More Whales

This may look like a mane of hair, but it’s actually baleen from a North Atlantic Right Whale. Although it looks soft and furry, dried baleen is quite stiff, which made it useful for creating...
January 14, 1987: Phoenix is first spotted as she swims with her mother, Stumpy, off the coast of Georgia. More about right whales can be found in our Tale of a whale featured story .
For over a decade, Smithsonian Arctic Archaeologists have been investigating an early European whaling site at Hare Harbor in Quebec, Canada . The site and the artifacts that have been recovered has...
A right whale opens its mouth wide, revealing huge plates of baleen hanging from its upper jaw. There are between 200 and 270 baleen plates on each side of a right whale's upper jaw. They work like a...
“This humpback uses its lower jaw to strain fish off the water’s surface as sea birds snatch their own meals right out of the whale’s open mouth.” -- Nature's Best photographer, Bryce Flynn. See more...
Since 1987, researchers have been tracking Phoenix. More about whales can be found in our Tale of a whale featured story .
Sperm whales have conical teeth on their long, narrow, lower jaw. The teeth fit neatly into sockets in the upper jaw, which has no teeth. This arrangement is a perfect adaptation for slurping up soft...
Dr. Stefan Huggenberger from the University of Cologne explains sound production in sperm whales in "Moby Dick's Boom Box: Nasal Complex of Sperm Whales," a presentation at the Smithsonian's National...
In honor of Mother's Day, the Citizens of the Sea blog salutes ocean-going mothers everywhere. Especially a 60 year-old albatross named Wisdom. She holds the seabird records for both oldest bird and...
Whalers harpoon a right whale in this 1856 Currier & Ives print.
The elegant Antarctic minke whale feeds on krill (tiny crustaceans) during the winter. Groups of minke whales often are found on the edges of pack ice feasting so that they can grow thick layers of...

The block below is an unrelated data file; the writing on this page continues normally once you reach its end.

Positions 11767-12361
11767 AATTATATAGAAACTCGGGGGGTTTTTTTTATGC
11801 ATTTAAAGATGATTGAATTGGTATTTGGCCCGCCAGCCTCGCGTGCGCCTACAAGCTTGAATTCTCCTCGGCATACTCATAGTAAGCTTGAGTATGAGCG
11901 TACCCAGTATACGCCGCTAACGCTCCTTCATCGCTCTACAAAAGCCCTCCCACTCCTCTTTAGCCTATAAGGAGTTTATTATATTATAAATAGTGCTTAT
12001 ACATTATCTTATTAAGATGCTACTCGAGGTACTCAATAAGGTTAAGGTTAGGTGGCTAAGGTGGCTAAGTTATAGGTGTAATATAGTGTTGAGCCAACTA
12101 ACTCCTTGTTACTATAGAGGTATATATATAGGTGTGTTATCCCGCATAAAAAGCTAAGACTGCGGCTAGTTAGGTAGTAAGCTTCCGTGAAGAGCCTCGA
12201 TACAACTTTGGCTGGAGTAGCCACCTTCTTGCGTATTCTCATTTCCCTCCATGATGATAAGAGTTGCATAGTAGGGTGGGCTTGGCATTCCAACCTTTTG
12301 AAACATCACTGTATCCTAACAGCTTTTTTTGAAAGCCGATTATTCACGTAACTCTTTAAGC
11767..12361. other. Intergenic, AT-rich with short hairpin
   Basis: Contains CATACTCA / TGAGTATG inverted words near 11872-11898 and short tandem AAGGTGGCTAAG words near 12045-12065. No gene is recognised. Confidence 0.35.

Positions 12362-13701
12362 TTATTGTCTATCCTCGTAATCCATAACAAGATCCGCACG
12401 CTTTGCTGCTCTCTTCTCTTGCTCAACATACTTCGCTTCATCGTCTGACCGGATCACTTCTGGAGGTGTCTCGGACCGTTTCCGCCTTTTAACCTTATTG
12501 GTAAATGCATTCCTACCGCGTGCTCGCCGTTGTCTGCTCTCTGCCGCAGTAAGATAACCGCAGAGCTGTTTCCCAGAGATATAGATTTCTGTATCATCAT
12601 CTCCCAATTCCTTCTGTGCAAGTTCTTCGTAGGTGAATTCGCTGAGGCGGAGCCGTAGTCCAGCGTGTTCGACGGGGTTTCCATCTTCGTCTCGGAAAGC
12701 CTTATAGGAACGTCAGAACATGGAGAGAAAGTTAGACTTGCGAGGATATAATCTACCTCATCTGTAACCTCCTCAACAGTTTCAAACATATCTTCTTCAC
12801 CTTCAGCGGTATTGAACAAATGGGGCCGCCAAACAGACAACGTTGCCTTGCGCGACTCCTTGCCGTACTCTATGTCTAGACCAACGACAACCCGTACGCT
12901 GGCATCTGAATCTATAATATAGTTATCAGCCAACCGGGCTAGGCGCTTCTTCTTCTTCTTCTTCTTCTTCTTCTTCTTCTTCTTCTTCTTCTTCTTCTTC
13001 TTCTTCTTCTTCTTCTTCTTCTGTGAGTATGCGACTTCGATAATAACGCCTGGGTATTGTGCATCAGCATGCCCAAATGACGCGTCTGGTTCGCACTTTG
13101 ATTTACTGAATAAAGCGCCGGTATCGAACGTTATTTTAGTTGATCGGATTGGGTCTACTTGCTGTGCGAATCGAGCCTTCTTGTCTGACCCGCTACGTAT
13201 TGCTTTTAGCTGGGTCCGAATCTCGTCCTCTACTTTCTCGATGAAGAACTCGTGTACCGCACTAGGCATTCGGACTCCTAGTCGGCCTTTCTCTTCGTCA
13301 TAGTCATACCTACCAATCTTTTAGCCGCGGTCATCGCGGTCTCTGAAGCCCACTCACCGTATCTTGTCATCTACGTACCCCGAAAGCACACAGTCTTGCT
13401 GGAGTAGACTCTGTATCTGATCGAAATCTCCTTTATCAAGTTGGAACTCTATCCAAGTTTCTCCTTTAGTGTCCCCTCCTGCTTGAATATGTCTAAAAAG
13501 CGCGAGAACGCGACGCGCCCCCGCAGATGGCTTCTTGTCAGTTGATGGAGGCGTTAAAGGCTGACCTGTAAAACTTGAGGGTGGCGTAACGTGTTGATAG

This copepod Calanus hyperboreus (up to 7mm in length) lives in the Arctic , usually within 500 meters of the surface. To survive the cold Arctic winters, Calanus hyperboreus builds up dense fat (...
Dr. Maya Yamato and colleague John Ososky dissect the head of a deceased stranded fin whale in the Chesapeake Bay to examine soft tissue associated with the ears. In 2015, Yamato’s team of...
A white scar on Phoenix’s lip (at right) was caused by her entanglement with a fishing line. Learn more about the life of Phoenix, an actual North Atlantic right whale, in the Tale of a whale photo...
An early scale model of North Atlantic right whale Phoenix indicates the location of scars on her tail from entanglements with fishing gear. More about the right whale can be found in our Tale of a...
John Hildebrand discusses his research at the Scripps Whale Acoustic Lab on the FLIP platform. Learn more about how scientists are using bioacoustics to study and protect whales .
A view of the injured fluke belonging to Phoenix’s mother, Stumpy. It is not known what caused this injury. It possibly could have been an entanglement. More about whales can be found in our Tale of...
Phoenix swims in George’s Bank, off the coast of New England, on March 13, 2009. More about whales can be found in our Tale of a whale featured story .
Subscribe to Whales